In-Office Dispensing

Because of pressures to increase revenue and patient satisfaction, the practice of dispensing prescriptions in-office is becoming more common. Done safely, an in-office dispensing system can be a win-win situation for both patients and a practice.

In-office dispensing saves the patient time and increases convenience because it removes the need to pick up medications at the pharmacy or wait for them to arrive by mail. Because many prescriptions remain unfilled, the physician can feel more confident that the patient will take the medication if it is dispensed during the office visit. An in-office dispensing system also reduces pharmacy callbacks and provides additional revenue for the practice.

Select the Right System or Vendor

If you are considering implementing in-office dispensing, the system or vendor you select should include the essential capabilities shown below. To help decrease your risk, the in-house dispensing system you choose should:

  • Interface with your electronic health record system and patient database.
  • Have the capability to check for allergies, interactions, and contraindications online.
  • Include patient education information that is similar to the information provided by a pharmacy.
  • Provide patient information in a format and at a reading level that the majority of your patients can understand.
  • Produce medication labels that include the patient’s name, date, physician and practice names with phone number, medication name, dosing information, and any warnings and/or specific instructions (e.g., “may cause drowsiness,” “do not drive or operate machinery,” or “take with food”).
  • Offer an insurance/billing interface and have bar code or similar technology.

Consult Your State Boards

In-office dispensing is legal in most states, however, a number of jurisdictions either strictly prohibit or impose regulatory restrictions on the practice (including Massachusetts, Montana, New Jersey, New York, Texas, and Utah).

As many areas of medicine change, the rules governing in-office dispensing are undergoing reevaluation and revision. It is recommended that you consult with the medical board in the state(s) in which you practice to ensure that you are current with the most recent laws and regulations.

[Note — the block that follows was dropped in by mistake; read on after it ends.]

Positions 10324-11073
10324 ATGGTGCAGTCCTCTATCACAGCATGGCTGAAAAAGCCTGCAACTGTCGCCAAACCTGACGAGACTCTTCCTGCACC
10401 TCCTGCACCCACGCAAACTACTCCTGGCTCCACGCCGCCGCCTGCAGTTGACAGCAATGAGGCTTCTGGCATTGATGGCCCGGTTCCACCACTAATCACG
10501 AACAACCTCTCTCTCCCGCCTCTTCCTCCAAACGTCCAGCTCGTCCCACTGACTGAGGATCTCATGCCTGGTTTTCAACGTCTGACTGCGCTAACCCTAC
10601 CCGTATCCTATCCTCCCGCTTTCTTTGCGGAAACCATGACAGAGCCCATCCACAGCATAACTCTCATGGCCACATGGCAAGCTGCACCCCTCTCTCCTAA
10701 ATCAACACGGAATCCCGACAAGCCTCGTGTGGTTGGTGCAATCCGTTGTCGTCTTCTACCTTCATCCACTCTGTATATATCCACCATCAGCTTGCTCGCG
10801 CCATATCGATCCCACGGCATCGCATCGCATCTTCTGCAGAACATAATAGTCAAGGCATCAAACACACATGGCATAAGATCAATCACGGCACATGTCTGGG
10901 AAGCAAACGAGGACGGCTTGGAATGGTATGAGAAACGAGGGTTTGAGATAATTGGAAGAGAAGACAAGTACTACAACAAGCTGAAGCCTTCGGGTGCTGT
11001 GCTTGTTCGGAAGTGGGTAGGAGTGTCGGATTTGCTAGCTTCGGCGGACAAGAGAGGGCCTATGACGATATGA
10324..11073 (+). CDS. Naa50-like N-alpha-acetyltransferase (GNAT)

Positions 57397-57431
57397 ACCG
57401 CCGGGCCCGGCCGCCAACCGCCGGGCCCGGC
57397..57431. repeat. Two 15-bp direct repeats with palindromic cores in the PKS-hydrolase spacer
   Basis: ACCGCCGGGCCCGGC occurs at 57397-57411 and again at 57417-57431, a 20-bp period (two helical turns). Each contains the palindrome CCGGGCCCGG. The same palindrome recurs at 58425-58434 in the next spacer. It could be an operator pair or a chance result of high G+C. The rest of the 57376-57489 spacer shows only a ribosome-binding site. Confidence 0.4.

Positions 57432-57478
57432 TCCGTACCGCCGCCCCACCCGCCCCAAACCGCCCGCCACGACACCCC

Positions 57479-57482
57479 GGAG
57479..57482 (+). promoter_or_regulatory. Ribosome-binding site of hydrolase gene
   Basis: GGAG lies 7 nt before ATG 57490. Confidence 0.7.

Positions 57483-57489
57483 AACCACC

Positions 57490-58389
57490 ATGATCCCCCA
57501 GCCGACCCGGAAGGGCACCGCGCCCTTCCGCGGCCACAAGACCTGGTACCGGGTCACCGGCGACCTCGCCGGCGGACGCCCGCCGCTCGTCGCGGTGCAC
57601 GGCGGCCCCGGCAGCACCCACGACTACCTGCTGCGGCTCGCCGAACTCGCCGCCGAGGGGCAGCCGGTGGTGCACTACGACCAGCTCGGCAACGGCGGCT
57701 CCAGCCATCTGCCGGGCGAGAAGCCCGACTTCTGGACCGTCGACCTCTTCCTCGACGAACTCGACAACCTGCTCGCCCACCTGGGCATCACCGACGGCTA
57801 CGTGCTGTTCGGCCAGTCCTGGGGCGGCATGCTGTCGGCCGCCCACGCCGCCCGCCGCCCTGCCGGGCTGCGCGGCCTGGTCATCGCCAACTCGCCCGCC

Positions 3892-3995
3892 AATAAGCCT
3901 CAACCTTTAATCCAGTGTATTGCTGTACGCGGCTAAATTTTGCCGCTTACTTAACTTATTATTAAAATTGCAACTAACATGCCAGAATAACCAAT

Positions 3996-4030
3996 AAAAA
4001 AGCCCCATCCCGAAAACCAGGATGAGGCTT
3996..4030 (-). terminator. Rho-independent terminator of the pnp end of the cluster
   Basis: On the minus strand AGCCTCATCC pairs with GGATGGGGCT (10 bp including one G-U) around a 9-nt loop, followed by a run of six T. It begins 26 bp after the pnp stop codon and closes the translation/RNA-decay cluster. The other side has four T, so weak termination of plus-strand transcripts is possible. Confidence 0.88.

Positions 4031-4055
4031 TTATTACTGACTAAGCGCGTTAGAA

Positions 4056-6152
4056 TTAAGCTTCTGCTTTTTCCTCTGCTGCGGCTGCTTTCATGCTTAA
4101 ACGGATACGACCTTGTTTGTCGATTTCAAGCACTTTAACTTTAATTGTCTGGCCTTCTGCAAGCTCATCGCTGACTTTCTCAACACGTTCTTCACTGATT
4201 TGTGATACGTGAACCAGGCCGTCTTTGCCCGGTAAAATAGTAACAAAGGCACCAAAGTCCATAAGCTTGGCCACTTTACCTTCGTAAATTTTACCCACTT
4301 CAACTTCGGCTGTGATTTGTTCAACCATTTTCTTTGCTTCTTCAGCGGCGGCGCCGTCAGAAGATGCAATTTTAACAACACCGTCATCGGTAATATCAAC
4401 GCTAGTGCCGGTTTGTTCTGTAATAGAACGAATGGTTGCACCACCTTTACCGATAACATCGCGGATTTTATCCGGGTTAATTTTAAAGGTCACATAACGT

You should also know and follow the Board of Pharmacy regulations for your state as many regulate who must hand the medication to the patient. In many states, only the physician—not office staff—is allowed to hand the medication to the patient, and it cannot be left at the front desk for pick up.

Be Aware of Potential Risks

There are potential risks associated with in-office dispensing. Be aware of the following areas of concern:

  • Do not practice outside of your specialty, and dispense prescriptions only for conditions that you treat.
  • Be extremely reluctant to stock controlled substances as stocking them can raise additional concerns—from placing the office at a higher risk for break-ins to increasing the possibility of employee theft or robbery.
  • Recognize that in-office dispensing takes the pharmacist out of the review process. Often, it is the pharmacist who alerts the physician to issues, such as prescribing errors or multiple prescriptions of controlled substances from other providers.
  • Establish quality-control protocols to reduce the risk of medication errors.
  • Educate office staff regarding the dispensing system and their roles. Establish clear policies regarding staff limitations in the dispensing process.
  • Make sure that medication education is provided to the patient and documented in the medical record at the time of dispensing.

We encourage physicians to discuss concerns about in-office dispensing with their patient safety risk manager. Please call the Department of Patient Safety and Risk Management at (800) 421-2368, extension 1243, if we can assist you.

 

By Susan L. Marr, MSA, CPHRM, Senior Patient Safety Risk Manager, and Debbie Hill, MBA, LHRM, Patient Safety Risk Manager II.


The guidelines suggested here are not rules, do not constitute legal advice, and do not ensure a successful outcome. The ultimate decision regarding the appropriateness of any treatment must be made by each healthcare provider in light of all circumstances prevailing in the individual situation and in accordance with the laws of the jurisdiction in which the care is rendered.

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